The Academic Senate, in a unanimous 39-0 vote, decided that Cal State Fullerton will be a smoke-free campus, beginning Aug. 1, 2013.
The decision stems off from the last Academic Senate meeting, during which the Academic Senate voted to implement a ban on smoking. The executive committee then drafted a final resolution, based on the prior total ban vote, which states that CSUF will be a smoke-free campus.
“I don’t see this as anything radical other than movement towards a healthier workplace and a healthier environment for the students,” said Kenneth Walicki, Academic Senate vice chair, on the move of a smoke-free campus.
Walicki also addressed some concerns from those opposing the ban that came up during the last Academic Senate meeting; that the rights of the smokers were being violated.
“It has been addressed that (the ban) is limiting the freedom of smokers, which is true, but freedom always has responsibilities and there is freedom for the other side of people who don’t smoke and we have to balance that out,” Walicki said. “Nothing in here says that people who do smoke have to stop … It’s just (that) they can’t smoke on the campus. Just the same as most restaurants: you can’t smoke, but you can walk outside.”
The rationale behind the total smoking ban is that many faculty and students don’t follow the current smoking policy. The Senate found that the current policy and any stemming policies are difficult to enforce, so a total ban was necessary.
The policy also states that students coming to CSUF are generally transitioning from high schools and community colleges where smoking is not allowed, so the ban will be nothing new to them. Many on the Senate said students are already conditioned to non-smoking campuses and hope there will be a smooth transition in which smoking will never become a habit.
According to the written resolution, the bill will give the university administration an 18-month window starting Aug. 1, 2013, “to create awareness and education programs as part of changing the campus culture.” As more campuses around the country institute smoking bans, the focus of the education will be geared toward foreign students who are not used to smoking regulations.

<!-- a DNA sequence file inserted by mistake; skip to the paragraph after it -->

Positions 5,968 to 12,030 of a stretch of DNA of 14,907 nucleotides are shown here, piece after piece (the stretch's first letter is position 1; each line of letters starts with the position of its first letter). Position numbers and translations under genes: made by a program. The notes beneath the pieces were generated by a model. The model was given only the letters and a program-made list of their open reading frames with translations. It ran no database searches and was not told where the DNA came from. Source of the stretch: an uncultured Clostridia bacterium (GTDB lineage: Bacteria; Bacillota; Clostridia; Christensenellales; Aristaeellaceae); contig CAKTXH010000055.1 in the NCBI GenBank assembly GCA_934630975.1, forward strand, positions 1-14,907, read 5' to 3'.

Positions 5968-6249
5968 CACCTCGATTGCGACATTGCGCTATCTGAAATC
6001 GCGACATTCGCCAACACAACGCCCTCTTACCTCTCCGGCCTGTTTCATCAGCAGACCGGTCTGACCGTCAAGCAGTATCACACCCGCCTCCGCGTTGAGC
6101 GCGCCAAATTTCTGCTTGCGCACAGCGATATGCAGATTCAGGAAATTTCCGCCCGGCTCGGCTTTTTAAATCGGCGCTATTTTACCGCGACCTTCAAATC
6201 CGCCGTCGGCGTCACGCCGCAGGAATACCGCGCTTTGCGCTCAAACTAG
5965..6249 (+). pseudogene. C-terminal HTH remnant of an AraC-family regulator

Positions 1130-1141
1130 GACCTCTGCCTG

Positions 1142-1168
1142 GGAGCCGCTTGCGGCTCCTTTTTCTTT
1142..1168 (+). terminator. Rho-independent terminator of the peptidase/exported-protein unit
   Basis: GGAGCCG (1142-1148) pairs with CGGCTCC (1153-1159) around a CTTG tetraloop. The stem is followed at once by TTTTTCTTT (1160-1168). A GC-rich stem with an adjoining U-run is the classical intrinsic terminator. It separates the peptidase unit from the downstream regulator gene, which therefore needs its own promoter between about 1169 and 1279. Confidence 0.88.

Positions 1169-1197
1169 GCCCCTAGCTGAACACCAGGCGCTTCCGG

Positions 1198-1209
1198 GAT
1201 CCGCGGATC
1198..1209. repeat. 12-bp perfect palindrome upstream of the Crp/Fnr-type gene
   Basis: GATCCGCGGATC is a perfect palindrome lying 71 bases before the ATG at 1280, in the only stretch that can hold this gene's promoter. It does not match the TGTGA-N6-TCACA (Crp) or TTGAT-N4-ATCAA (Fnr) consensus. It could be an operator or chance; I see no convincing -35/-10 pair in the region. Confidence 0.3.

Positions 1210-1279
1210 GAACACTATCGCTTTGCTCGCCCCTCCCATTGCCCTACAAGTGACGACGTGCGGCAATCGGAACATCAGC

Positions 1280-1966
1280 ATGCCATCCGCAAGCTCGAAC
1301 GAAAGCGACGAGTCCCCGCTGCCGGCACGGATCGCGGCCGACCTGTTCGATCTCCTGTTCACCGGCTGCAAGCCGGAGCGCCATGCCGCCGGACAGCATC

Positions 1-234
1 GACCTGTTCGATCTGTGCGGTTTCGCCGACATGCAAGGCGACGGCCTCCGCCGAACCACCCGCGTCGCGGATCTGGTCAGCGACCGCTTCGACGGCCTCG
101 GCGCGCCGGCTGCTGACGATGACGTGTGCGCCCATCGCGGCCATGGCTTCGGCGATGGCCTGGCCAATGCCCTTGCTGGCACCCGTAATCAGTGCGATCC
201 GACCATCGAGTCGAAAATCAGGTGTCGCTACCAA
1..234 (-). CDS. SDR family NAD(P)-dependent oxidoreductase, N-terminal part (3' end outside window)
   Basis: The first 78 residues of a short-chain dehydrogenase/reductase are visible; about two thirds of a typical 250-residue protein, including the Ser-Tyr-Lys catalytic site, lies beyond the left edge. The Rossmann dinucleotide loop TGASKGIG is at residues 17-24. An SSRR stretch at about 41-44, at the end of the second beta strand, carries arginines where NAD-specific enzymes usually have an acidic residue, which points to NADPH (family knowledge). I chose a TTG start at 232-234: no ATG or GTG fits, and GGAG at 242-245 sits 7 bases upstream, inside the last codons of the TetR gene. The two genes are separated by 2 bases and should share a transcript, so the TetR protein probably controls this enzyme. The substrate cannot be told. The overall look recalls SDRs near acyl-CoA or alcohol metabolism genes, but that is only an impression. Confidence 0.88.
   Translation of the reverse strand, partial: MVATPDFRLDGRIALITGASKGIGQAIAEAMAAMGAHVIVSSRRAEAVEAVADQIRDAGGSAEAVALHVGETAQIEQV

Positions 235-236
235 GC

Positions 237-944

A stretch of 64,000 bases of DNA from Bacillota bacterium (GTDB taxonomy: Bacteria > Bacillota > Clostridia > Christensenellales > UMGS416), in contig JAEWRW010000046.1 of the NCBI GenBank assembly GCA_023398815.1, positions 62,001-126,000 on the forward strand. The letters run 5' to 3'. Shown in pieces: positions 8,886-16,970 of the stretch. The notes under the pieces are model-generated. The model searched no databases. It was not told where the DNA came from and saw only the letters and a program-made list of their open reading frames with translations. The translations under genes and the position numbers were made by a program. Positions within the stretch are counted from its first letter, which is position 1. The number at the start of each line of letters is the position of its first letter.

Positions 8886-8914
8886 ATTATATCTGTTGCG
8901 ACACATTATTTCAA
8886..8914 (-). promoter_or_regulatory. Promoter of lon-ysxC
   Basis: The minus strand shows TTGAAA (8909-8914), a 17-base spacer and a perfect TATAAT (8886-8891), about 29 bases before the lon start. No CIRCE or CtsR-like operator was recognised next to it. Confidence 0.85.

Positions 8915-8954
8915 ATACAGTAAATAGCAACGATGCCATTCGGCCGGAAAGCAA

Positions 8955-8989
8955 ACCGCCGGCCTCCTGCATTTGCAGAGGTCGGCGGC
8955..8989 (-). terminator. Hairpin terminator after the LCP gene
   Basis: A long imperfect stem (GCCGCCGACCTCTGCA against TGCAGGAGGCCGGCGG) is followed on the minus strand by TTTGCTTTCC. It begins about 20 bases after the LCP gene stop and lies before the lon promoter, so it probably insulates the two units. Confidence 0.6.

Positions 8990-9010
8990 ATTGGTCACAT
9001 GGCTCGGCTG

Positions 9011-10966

The Academic Senate also discussed the potential loopholes smokers might find in the policy, such as students or faculty smoking in their vehicles. The concern was that because vehicles are private property, smokers can smoke in their cars with the windows up, making cars sovereign to the regulation.
Interim President Willie Hagan assured the Senate that when he signs the bill, the policy will address vehicles and therefore, will not be exempt.
“If they’re in their car and the windows are down, it is the same thing as if they’re not in their car,” Hagan said. “My perspective would be that it doesn’t matter. Smoke-free is smoke-free. You cannot isolate the car because on general principle someone is going to roll down the window just to test it out.”
Hagan admitted that the underlining issue of the ban will be its enforcement.
Academic Senator Lynda Randall was worried that the car situation would derail the policy, but was glad that an agreement was made.
“… Because of this long process, that I worried (that) we might go back to the drawing board,” said Randall. “That we might have to sort of reinvent this policy and in the process lose this momentum that seems to be the students are for it … the campus in general is for it. I was glad we were able to resolve that because if we worry too much how we are going to enforce that we are going to worry ourselves out of a policy.”
UC schools are banning smoking by 2014. Jack Bedell, Academic Senate president, is looking forward to CSUF being the first CSU to be smoke-free.
Other unanimously approved proposals include two new programs: one for a masters of science in statistics (online) and the other for a certificate in clinical trials project management (online).
Both programs will be implemented for the 2012-2013 academic year. The programs are aimed to supplement the demand of each respective field’s job market. The M.S in statistics will be a 30 unit program and the certificate in clinical trials will be a four-course certificate program.